…or a Quest for my Kingdom.
After today’s update with the NPC shopkeeper routines, and with the minutes ticking away on Retrochallenge 2017/04, I still felt like something was missing: Quests. How can you have a CRPG without quests? So once I got back from my Sunday family dinner, I figured if I had time I would kludge in the simplest imaginable quest mechanic.
What I came up with was a trivial fetch quest. When you talk to the quest giver, she tells you that if you bring her two mammoth tusks, she’ll make you the king of the village. There are a pair of mammoths wandering around in the wilderness, and either one will supply the tusks.
What did I need to add to support that? Well, my combat system is really just a trivial hack put in place until I write a real combat system, but since it was junk code anyway I figured there wasn’t anything wrong with hardcoding it to give you mammoth tusks when you kill one.
Slightly more interesting is that the questgiver has to be able to notice that you’re carrying the mammoth tusks in your inventory. To handle this, I added a CONVERSE_IFITEM opcode, which makes a conditional jump depending on if you have some number of a particular item in the player inventory. There are no rewards from being declared king yet, but sometimes life is like that.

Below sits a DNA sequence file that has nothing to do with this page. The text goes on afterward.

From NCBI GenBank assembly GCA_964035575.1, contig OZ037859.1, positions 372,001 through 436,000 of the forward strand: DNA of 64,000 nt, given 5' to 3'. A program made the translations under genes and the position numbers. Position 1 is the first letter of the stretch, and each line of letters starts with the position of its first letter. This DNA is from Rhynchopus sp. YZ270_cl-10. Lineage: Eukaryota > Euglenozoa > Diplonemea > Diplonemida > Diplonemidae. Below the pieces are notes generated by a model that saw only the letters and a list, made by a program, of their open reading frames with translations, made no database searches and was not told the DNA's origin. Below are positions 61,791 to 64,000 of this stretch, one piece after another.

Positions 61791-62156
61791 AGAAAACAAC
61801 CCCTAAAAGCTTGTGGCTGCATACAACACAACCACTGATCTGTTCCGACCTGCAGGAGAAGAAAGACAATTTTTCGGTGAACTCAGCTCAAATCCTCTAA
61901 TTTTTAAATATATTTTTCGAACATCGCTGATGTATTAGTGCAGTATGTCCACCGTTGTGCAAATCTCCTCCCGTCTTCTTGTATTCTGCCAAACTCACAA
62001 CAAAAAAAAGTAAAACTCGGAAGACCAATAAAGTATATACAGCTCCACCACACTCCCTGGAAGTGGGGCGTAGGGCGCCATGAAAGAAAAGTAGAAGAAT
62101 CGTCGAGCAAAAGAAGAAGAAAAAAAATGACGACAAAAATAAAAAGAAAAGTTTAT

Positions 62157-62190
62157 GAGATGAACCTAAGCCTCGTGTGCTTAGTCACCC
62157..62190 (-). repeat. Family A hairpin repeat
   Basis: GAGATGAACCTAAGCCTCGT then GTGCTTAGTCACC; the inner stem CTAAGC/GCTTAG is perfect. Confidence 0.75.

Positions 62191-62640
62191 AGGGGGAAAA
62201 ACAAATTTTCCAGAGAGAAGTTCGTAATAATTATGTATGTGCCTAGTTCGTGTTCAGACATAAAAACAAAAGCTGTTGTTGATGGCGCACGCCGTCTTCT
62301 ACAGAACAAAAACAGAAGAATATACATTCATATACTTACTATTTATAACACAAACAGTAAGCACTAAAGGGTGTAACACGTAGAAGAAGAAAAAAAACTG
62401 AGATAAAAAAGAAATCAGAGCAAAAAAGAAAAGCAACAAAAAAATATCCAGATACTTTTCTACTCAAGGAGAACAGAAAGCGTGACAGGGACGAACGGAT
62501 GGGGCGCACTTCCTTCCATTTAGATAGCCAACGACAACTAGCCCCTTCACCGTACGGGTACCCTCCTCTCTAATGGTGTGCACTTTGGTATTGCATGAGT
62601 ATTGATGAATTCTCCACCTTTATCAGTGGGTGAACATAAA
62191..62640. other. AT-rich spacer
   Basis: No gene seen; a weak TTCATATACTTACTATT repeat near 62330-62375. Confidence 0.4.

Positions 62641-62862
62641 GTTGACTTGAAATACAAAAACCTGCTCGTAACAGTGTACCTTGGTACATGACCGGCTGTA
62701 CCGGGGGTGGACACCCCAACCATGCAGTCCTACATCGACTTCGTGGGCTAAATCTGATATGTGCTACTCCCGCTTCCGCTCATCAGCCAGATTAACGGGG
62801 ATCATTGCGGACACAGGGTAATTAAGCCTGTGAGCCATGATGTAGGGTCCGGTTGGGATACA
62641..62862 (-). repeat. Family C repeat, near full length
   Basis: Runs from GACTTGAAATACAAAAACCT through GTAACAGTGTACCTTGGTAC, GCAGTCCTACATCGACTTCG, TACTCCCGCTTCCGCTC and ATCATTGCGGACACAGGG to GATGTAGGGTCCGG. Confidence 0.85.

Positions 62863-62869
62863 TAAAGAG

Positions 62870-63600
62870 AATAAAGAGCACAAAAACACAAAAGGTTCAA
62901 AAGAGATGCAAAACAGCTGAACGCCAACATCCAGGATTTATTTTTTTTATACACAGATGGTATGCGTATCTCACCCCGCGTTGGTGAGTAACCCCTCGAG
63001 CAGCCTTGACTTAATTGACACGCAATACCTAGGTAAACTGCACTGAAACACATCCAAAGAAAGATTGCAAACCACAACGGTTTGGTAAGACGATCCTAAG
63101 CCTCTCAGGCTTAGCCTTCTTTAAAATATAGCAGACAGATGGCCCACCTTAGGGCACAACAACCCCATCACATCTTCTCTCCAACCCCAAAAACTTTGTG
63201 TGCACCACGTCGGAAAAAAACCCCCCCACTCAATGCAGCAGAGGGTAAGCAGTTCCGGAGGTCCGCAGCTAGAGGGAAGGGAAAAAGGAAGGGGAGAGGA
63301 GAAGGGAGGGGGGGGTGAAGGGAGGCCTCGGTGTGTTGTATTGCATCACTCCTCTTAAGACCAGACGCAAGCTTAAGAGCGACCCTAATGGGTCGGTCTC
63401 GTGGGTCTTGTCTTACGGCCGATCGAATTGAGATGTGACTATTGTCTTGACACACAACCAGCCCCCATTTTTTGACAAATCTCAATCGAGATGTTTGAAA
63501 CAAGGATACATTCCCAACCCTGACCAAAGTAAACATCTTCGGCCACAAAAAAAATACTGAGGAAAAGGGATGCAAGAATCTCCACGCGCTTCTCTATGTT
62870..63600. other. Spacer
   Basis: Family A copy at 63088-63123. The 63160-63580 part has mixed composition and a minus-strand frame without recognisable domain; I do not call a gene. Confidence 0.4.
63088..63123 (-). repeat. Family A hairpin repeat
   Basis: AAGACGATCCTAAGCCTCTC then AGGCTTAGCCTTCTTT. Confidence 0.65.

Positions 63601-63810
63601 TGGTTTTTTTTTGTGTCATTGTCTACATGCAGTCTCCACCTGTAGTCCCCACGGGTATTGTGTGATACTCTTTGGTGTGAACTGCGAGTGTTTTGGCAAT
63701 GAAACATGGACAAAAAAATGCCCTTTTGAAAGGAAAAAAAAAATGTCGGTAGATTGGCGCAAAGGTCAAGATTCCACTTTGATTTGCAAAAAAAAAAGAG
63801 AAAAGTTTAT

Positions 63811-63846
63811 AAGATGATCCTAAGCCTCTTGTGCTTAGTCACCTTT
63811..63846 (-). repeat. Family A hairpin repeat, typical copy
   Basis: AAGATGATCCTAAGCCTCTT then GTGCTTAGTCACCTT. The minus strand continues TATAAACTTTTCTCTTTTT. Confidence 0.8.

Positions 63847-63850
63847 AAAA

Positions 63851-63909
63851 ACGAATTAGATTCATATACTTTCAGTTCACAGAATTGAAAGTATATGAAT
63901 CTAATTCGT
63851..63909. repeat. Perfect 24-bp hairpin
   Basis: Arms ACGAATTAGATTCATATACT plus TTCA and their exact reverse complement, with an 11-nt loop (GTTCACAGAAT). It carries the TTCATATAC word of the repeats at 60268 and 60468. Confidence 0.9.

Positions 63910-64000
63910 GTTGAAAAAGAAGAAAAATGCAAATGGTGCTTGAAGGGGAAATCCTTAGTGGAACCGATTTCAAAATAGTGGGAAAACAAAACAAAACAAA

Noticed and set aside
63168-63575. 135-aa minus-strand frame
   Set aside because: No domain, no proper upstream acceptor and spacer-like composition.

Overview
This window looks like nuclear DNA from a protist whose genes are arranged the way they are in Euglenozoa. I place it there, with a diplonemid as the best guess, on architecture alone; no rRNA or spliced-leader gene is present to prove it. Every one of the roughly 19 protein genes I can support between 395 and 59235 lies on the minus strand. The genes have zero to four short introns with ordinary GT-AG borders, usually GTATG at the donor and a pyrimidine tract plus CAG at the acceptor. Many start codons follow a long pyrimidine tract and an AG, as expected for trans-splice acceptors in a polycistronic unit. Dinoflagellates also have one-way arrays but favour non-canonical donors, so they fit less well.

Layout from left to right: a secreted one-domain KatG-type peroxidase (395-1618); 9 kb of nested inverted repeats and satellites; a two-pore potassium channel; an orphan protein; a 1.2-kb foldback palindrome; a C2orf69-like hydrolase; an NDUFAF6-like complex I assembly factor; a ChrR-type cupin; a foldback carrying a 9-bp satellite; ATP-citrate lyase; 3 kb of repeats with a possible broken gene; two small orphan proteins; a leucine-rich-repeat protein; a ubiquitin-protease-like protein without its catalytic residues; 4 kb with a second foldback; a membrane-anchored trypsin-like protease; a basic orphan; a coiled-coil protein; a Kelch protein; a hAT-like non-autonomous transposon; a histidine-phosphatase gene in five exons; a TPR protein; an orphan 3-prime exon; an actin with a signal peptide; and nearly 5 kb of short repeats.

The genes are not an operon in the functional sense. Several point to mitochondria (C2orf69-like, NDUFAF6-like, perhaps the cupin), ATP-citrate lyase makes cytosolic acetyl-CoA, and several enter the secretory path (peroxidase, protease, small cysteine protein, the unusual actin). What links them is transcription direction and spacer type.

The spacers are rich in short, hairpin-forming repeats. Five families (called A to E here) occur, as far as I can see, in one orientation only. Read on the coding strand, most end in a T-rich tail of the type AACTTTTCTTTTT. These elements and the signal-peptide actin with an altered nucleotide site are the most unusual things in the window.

It seemed like a simple change to give me a satisfying endpoint for this project, so I was a little surprised when it broke the entire conversation engine. I had no one to blame but myself, though. I’ve been obsessed with using byte-sized variables in this project to save memory, and stupidly that included the offset addresses for jumps in the conversation file (which are all absolute offsets, just to make it worse).
In adding the questgiver text and the check for mammoth tusks, the total size of conversations in the village had shot past the 256 byte mark, and offsets into the end of the conversation data were messed up. Ooops.
So I quickly had to refactor the conversation engine and the bytecode compiler to use and generate 2-byte offsets for all the gotos and conditional jumps. This is more of a quick fix than a final solution; I don’t like the amount of wasted space. It’d be nice to replace some of those with 1-byte relative offsets where possible, though that might take a smarter compiler than my very trivial assembler. One of many things to consider for the future.
I think it took three tries to get the bytecode working with 2-byte offset addresses, and another to fix some typos in the conversation script. But as you can see below, I finally was declared King of the village.
That’s probably a good place to stop for this particular iteration of Retrochallenge, don’t you think?